Saturday, September 3, 2011

Benjamin Button

After seeing the film version of F. Scott Fitzgerald’s story, “The Curious Case of Benjamin Button” which starred Brad Pitt and Cate Blanchett, I was drawn to the original story. Not much expectation that the movie would follow the Fitzgerald story very closely, because that doesn’t happen too often. In some cases it’s hard to discern how filmmakers manage to get what they do from an original story, leading one to think it is a nugget of an idea only and stops there. Such is the story of David Fincher’s movie version of the Fitzgerald short story.

Development rights to the 1922 story were held for years by Hollywood producer Ray Stark. He retained those rights until his death in 2004. They were later purchased from his estate and used as a starting point for the 2008 Brad Pitt/Cate Blanchett movie. Director, screenwriter and producer chose to keep only the title, the main character’s name and several aspects of the character’s reverse aging.

Unlike the original story, the movie’s setting is New Orleans during the years between the 1920s and Hurricane Katrina in 2005. Benjamin’s father, a button manufacturer abandons his ‘grotesque’ infant son on the doorstep of a nearby old age home. The baby is named and raised by a black woman there, never attends school or university, and only meets his real father years later. The love of his life is a ballet dancer named Daisy (Blanchett) with whom he eventually has a daughter. Before that, he spends his life wandering the earth, only marrying Daisy years later, she forty-three, he the same but looking twenty-five. The story is told in flashback during the approach of Katrina as the daughter reads to her aged and dying mother from Benjamin’s journal, only then learning of her father long dead.

Fitzgerald’s original was first published on May 27, 1922 in Collier’s magazine, and later that year in a collection of stories called Tales of the Jazz Age. In the table of contents to the first edition of that book Fitzgerald wrote comments on each of the included stories. Under “The Curious Case of Benjamin Button” he wrote:

‘This story was inspired by a remark of Mark Twain’s to the effect that it was a pity that the best part of life came at the beginning and the worst part at the end. By trying the experiment upon only one man in a perfectly normal world I have scarcely given his idea a fair trial. Several weeks after completing it, I discovered an almost identical plot in Samuel Butler’s Note-books.

The story was published in Collier’s last summer and provoked this startling letter from an anonymous admirer in Cincinnati: “Sir—I have read the story Benjamin Button in Collier’s and I wish to say that as a short story writer you would make a good lunatic. I have seen many pieces of cheese in my life but of all the pieces of cheese I have ever seen you are the biggest piece. I hate to waste a piece of stationery on you but I will.”’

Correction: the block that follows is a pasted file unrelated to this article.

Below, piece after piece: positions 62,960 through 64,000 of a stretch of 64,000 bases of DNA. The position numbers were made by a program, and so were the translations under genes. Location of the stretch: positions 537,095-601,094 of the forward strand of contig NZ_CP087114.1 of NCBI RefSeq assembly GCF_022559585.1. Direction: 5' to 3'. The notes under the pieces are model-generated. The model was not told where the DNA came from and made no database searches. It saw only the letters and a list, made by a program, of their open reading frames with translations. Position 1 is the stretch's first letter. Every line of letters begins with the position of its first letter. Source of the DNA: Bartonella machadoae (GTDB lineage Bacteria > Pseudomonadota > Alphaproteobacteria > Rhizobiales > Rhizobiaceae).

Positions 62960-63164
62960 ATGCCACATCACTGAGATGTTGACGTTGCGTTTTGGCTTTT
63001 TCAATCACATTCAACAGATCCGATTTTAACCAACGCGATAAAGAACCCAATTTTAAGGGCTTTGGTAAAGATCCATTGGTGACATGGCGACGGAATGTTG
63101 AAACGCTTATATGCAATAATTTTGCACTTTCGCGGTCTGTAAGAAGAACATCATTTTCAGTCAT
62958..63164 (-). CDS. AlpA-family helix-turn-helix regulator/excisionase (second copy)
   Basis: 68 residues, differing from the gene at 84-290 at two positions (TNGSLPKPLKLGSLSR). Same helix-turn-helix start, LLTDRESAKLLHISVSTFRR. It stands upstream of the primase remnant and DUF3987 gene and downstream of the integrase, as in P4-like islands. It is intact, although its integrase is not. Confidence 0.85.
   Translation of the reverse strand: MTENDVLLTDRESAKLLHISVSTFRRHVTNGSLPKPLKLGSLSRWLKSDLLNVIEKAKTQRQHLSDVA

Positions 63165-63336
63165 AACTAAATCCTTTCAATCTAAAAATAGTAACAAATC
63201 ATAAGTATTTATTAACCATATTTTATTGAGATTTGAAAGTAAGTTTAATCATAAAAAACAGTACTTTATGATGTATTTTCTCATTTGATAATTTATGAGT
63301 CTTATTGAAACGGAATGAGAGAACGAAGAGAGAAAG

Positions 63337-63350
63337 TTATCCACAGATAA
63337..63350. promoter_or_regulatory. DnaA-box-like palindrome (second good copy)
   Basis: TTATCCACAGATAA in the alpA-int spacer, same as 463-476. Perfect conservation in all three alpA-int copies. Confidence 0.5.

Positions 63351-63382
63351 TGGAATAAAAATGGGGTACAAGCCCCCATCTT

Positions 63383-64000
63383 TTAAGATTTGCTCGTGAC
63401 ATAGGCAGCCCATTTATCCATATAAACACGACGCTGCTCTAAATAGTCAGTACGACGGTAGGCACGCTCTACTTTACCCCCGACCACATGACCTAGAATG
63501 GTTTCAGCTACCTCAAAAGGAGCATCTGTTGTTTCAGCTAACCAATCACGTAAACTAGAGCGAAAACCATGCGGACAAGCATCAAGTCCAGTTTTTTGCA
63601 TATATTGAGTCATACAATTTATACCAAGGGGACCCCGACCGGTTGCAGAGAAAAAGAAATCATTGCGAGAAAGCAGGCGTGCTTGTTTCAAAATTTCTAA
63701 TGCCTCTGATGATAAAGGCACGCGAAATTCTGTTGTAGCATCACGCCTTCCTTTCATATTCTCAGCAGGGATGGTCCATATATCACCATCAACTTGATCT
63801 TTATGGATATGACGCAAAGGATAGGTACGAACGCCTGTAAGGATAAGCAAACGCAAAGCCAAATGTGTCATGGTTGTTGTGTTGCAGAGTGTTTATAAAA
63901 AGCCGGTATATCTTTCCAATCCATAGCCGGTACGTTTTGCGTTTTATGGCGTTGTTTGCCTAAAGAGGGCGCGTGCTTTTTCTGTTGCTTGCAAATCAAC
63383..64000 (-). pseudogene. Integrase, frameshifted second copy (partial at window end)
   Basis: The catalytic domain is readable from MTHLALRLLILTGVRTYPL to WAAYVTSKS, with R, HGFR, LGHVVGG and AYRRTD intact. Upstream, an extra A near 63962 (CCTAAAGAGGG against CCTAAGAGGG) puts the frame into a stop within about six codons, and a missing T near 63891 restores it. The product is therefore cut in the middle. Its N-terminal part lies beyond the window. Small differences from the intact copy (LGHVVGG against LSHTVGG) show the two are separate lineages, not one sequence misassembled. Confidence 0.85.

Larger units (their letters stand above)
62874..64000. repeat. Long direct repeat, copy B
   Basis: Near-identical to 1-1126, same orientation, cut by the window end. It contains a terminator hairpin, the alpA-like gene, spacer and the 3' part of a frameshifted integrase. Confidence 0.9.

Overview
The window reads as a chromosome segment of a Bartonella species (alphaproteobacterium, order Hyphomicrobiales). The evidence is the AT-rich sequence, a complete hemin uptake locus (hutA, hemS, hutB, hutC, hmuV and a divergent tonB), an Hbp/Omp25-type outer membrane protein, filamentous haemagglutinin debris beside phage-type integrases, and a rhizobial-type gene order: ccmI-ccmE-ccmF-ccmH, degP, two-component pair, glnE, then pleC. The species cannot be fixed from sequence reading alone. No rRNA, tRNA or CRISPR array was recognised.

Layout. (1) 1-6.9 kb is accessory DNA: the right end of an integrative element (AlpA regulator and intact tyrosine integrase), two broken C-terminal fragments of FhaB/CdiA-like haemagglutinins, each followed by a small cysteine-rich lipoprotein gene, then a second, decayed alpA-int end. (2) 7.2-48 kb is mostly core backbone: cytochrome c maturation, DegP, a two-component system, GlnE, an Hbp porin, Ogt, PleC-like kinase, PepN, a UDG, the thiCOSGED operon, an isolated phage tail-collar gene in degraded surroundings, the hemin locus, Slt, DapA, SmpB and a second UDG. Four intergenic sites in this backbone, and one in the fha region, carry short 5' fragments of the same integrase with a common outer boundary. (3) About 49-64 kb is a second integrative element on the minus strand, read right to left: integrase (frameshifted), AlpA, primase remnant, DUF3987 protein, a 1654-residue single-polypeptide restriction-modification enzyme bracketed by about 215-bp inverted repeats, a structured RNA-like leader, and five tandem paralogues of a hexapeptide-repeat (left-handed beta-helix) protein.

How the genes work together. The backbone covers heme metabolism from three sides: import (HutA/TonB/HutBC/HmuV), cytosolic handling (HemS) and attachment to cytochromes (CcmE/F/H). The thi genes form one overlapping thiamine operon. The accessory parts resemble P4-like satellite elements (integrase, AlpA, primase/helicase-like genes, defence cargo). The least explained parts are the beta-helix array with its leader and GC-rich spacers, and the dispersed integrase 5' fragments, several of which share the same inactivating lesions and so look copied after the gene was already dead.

In the original 1922 story, Benjamin Button is born in Baltimore in the summer of 1860. To the shock of doctor, nurses and father, he is born with the physical appearance of an old man, already able to speak. His father brings in neighborhood children to play with the ‘boy’ though Benjamin is out of place among the boys, and goes along with it only to please his father. At the age of five, he is sent to kindergarten but after a time or two is sent home because he falls asleep during classroom activities. It isn’t until the age of twelve that Mr Button first realizes his son is growing younger as he ‘ages.’ Reaching the age of eighteen, Benjamin enrolls at Yale but is sent home by a dean, who thinks he is a fifty year-old crackpot.

Benjamin goes to work in his father’s hardware company and does very well at it. He soon marries a local beauty who is entranced with his mature appearance. For years they prosper, have a son and live satisfying lives. At the age of fifty Benjamin turns the hardware company over to his son, and goes off to enroll at Harvard, looking like a healthy twenty year-old. His first two years at Harvard are a great success, but during the last two, as he continues to grow younger, it becomes increasingly difficult for him to cope with the academic demands.

Benjamin returns home after graduation to find his wife has moved to Italy. He continues to live with his son, is treated very sternly, even made to call his son “Uncle” in front of others. The years pass and Benjamin goes from moody teenager to a young child attending kindergarten with his grandchild.

Benjamin begins to lose any memory of his earlier life, and as memory fades he gradually slips into darkness.

F. Scott Fitzgerald wrote as many as 150 stories in addition to the novels that made his name, and he depended more on those stories than anything to support the lavish lifestyle he and his wife Zelda lived. With the success of his first novel, This Side of Paradise in 1920 the writer was suddenly able to command large sums for his stories. While “The Curious Case of Benjamin Button” did not attract the praise of all his critics, it is a solid, mature piece despite its flaws. In his stories, Fitzgerald often viewed life as stage or theater upon which his character’s days are played out as a series of trials and disillusionments. One could certainly see how the writer followed that motif in this story, as Benjamin’s every day is an example of that theme. The device of having a character that rather than up, grows down provided Fitzgerald with some of the themes seen in his other work: the place of an individual in the class and generation he inhabits, the callowness of youth, and the combination of wisdom and frailty in old age. This story, like his later novel, The Great Gatsby is a study of characters in search of eternal youth.

1 comment:

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Oak Hill, Florida, United States
A longtime expat relearning the footwork of life in America